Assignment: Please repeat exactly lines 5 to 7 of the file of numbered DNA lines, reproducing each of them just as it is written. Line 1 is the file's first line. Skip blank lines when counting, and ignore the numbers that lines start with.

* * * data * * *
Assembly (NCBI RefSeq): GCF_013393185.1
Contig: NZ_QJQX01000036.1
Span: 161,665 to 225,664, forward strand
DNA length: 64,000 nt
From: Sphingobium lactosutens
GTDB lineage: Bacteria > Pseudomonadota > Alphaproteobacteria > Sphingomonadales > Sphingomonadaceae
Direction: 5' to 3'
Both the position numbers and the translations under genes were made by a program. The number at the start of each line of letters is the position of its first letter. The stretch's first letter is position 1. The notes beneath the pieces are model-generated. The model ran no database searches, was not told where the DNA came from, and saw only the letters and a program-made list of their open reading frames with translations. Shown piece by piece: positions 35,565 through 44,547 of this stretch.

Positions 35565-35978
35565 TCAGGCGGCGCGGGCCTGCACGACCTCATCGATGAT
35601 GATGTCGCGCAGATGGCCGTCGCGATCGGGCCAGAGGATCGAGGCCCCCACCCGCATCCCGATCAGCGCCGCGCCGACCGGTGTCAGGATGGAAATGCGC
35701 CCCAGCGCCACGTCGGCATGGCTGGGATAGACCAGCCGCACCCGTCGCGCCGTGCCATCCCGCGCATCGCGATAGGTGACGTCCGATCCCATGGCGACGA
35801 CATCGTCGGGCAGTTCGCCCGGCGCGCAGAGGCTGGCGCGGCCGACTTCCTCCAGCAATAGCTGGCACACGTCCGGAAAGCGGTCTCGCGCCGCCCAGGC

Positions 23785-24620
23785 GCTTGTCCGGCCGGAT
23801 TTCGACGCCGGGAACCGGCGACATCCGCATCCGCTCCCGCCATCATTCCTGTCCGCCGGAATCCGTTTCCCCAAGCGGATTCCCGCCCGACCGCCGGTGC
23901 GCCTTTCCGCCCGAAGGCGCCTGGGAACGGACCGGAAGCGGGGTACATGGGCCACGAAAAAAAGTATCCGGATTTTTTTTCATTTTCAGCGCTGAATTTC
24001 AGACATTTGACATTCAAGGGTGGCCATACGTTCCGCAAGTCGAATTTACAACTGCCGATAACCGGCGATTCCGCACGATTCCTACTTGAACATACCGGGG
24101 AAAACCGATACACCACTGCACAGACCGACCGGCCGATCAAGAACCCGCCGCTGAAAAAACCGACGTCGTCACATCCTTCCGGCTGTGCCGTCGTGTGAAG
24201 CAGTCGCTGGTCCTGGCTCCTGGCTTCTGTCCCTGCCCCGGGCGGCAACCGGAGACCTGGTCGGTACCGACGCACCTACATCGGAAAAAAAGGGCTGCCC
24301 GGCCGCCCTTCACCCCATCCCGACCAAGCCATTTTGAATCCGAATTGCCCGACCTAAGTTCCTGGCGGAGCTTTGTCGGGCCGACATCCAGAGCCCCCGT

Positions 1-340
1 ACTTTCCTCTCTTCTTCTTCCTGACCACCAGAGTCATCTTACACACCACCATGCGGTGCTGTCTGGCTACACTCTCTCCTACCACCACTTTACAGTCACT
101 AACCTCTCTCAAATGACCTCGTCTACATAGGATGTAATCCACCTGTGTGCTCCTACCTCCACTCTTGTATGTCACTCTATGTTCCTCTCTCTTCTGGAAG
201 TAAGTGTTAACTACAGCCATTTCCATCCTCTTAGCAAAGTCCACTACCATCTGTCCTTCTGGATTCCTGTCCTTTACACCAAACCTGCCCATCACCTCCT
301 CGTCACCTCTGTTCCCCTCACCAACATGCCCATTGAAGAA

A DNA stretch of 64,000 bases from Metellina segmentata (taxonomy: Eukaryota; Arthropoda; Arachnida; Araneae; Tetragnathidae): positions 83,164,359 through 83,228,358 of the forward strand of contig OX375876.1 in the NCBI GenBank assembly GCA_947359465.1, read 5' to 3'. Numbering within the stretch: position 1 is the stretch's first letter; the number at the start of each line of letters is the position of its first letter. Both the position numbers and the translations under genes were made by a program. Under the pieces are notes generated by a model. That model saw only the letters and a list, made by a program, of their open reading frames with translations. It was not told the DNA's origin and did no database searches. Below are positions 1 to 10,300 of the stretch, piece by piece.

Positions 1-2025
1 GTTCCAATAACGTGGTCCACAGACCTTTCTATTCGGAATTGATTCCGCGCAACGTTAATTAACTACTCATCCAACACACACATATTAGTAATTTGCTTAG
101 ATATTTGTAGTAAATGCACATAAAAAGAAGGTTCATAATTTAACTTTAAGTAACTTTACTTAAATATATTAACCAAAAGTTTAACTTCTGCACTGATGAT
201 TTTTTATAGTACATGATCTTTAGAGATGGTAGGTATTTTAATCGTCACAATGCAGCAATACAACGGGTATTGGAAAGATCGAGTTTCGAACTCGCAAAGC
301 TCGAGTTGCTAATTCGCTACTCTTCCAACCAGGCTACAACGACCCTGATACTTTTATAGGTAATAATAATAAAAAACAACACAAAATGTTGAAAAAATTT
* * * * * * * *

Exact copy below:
From: Sphingobium lactosutens
GTDB lineage: Bacteria > Pseudomonadota > Alphaproteobacteria > Sphingomonadales > Sphingomonadaceae
Direction: 5' to 3'